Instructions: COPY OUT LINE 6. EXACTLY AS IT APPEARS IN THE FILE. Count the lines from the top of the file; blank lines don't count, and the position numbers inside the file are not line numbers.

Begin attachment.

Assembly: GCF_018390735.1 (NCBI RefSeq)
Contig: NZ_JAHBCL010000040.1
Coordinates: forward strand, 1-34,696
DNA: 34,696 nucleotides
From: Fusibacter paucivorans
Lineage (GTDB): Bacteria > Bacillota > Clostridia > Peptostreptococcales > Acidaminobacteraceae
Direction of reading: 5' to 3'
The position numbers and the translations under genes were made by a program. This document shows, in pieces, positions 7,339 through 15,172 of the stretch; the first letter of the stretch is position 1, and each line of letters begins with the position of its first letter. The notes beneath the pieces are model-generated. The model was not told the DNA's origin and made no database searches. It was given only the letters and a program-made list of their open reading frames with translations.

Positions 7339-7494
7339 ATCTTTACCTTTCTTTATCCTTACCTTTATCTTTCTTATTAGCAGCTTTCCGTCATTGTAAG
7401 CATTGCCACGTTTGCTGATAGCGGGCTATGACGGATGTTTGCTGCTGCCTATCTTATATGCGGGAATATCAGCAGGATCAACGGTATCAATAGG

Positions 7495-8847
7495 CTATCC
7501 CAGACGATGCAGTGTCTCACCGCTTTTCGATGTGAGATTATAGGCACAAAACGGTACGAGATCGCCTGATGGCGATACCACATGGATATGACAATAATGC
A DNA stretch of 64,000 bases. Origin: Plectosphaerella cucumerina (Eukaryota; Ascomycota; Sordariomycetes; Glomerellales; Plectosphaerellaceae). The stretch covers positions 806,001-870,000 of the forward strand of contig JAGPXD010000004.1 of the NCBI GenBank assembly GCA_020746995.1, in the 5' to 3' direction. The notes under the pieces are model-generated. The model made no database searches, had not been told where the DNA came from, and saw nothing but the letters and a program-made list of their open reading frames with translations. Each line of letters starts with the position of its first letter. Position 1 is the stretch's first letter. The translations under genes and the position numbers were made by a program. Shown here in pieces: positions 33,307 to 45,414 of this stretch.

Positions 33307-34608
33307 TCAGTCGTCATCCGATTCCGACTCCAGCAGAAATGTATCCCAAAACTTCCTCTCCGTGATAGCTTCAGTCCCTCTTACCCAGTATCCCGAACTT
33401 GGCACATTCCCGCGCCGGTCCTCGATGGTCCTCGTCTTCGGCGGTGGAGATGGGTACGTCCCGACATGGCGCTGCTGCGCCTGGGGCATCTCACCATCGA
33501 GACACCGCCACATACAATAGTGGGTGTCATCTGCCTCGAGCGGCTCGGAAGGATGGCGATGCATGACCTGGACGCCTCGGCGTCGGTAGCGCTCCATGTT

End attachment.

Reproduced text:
Lineage (GTDB): Bacteria > Bacillota > Clostridia > Peptostreptococcales > Acidaminobacteraceae